LOS ANGELES, California – All the leaders of the Mara Salvatrucha gang in this city, known as the 'shot-callers,' were summoned to a meeting in Huntington Park in October 2014. An important decision was on the agenda: Who would take command – "the keys" – of the gang?
No one raised their hand, and no one was drafted to assume control of the criminal group, which at that point had about 1,200 members and was considered one of the city's most violent. The gathering agreed to a sort of “leadership by committee.”
The shot-callers then went on to the next item on the agenda: a 39-second beating of Henry Vides, aka “the Beast” and the leader of the Coronado Street Locos, for violating the gang's code of conduct. The beatdown was carried out with a stopwatch in hand.
Those are some of the activities performed by the Mara Salvatrucha, or MS-13, in Los Angeles, made public in a 127-page federal indictment after the arrest of 21 gang leaders and operators during a police raid last week. The gang was founded in Los Angeles in the 1980s.
The indictment also alleged that the Mara Salvatrucha sells drugs provided by the Sinaloa cartel, founded by Joaquín 'El Chapo' Guzmán, and La Linea, the armed branch of the Juarez cartel. At least one recent drug shipment was picked up by a gang member midway between San Diego and Los Angeles.
The gang's link to the Mexican cartels is Carlos Zepeda, aka Blakie and Antonio Meza, according to the indictment. Zepeda was among those arrested during the police raid.
Court documents also show the clans, known as clicas, extorted street peddlers, marijuana dispensaries and even well established businesses like restaurants.
“On or about the 22nd of March of 2015 the accused (Juan) Herrera tried to extort victim M.A., owner of the Cali Viejo restaurant which was located within the territory of the MS-13, demanding that the victim pay 'rent,'” said the indictment.
Authorities also identified a string of locales where the clicas sell and consume drugs and alcohol and meet to gamble. They call them "casitas," or little houses.
But MS-13 is far from being a friendly club. At least two clans have fought to the death over an ancient territorial dispute in the Pico-Union neighborhood near central Los Angeles, according to a federal informant cited in the indictment.
The clicas involved are the Leeward Grandes and the Coronado Street Locos. Trying to resolve their differences and avoid an all-out war, the shot-callers met in September 2015 and heard complaints that someone had spray painted the word “Coronado” on the Grandes' territory and pointed a handgun at a Grandes member.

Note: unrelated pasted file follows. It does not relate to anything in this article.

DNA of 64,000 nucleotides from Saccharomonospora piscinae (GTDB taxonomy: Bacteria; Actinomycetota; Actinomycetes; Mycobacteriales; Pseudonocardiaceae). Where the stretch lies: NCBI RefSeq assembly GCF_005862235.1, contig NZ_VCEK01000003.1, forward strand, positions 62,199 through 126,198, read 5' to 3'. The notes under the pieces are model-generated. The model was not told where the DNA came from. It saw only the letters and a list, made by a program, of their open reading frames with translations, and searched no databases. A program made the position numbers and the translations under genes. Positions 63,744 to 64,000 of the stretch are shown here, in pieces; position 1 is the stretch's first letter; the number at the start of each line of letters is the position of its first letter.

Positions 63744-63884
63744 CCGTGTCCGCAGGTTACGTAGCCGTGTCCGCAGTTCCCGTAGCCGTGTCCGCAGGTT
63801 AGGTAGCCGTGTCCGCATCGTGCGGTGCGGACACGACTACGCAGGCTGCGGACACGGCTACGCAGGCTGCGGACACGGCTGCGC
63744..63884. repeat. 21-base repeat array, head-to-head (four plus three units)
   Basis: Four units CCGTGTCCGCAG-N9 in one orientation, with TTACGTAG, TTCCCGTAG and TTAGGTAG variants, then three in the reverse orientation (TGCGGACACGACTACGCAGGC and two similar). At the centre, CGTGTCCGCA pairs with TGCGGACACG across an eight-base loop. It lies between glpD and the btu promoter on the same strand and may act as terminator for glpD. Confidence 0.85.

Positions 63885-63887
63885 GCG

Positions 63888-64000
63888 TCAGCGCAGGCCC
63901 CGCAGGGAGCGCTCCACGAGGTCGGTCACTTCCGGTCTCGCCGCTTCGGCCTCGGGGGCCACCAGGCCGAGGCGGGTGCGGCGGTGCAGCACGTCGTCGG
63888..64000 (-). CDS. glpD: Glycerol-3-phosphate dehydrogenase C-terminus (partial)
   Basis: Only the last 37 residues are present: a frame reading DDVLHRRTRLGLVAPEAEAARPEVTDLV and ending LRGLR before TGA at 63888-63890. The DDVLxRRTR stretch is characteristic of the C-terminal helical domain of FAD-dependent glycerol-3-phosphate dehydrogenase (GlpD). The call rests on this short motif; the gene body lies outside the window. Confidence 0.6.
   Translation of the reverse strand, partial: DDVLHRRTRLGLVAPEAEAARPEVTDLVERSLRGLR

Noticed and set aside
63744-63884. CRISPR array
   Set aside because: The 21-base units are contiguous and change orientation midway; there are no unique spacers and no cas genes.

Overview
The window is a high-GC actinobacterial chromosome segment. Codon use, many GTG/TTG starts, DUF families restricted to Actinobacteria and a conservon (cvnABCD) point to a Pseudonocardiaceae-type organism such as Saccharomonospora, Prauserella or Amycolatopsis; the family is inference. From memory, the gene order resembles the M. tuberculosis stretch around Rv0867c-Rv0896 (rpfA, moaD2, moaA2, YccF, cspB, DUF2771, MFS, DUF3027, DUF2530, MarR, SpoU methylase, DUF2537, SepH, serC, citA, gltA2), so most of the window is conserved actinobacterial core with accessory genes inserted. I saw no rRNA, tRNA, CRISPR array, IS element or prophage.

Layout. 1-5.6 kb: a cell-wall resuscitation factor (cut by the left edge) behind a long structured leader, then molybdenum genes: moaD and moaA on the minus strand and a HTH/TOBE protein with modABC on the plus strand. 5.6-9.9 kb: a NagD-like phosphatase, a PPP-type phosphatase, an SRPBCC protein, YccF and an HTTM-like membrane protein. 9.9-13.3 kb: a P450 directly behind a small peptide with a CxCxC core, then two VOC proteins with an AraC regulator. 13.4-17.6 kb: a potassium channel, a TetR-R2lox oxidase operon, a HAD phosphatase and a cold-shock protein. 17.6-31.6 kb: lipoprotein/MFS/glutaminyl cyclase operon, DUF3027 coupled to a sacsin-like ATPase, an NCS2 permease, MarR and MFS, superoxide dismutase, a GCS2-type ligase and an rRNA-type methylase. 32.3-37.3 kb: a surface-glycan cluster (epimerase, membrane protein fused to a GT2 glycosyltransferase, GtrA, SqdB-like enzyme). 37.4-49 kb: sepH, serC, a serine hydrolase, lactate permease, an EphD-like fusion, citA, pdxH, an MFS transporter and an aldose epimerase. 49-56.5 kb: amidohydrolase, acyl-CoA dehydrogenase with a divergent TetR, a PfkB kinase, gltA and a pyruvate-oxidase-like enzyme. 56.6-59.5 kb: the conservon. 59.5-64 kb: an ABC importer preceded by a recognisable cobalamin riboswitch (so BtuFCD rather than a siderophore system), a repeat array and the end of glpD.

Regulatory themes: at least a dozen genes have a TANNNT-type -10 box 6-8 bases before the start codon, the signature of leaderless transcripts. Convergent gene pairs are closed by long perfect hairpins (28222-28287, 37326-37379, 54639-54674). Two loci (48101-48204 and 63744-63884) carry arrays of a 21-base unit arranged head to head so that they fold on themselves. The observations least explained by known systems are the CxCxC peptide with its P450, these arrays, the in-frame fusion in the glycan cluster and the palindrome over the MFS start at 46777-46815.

One of the leaders told the gathering that the feud could not be stopped, however, “because members of the Coronado clica had killed two members of the Leeward clica,” the indictment added.
Another incident listed in the indictment took place on the Casita Pico, on Pico Boulevard, when gang members stole narcotics and cash from other gang members. The victims asked that the thieves be punished during a meeting held on Feb. 27, 2016.
Alex Sanchez, director of the anti-gang violence organization Homies Unidos, said the clicas defend territories at the point of a gun. “They are territorial, and most of Los Angeles has defined borders,” he said.
A former gang member, Sanchez said the MS-13 essentially operates like any other gang and copied the “no chief” leadership system from other gangs.
“The MS here is doing the same things that other gangs are doing,” he said. “They are part of Southern California and they obey a set of rules that they created.”
But they bow to 'La Eme'
MS-13 and most other Hispanic gangs in Los Angeles also pay “taxes” to the Mexican Mafia, known as “La Eme,” for the sale of narcotics and weapons, robberies and other crimes. The federal indictment showed no opposition to the taxes, collected by the shot-callers.
The Mara Salvatrucha was known as MS until 1990, when it added the “13” because the M of 'Mexican Mafia' is the 13th letter of the alphabet.
Nelson Comandari, who has been in a federal prison since 2006 for drug and other charges, is considered to be the “chief executive officer” of the Mara Salvatrucha.
Comandari was arrested for drug trafficking and other crimes in California, Texas and New York, according to Gabe Morales, a gang expert and author of several books on La Eme.
But in recent years, Comandari seems to have turned his back on the organization. "He became an informant," Morales said.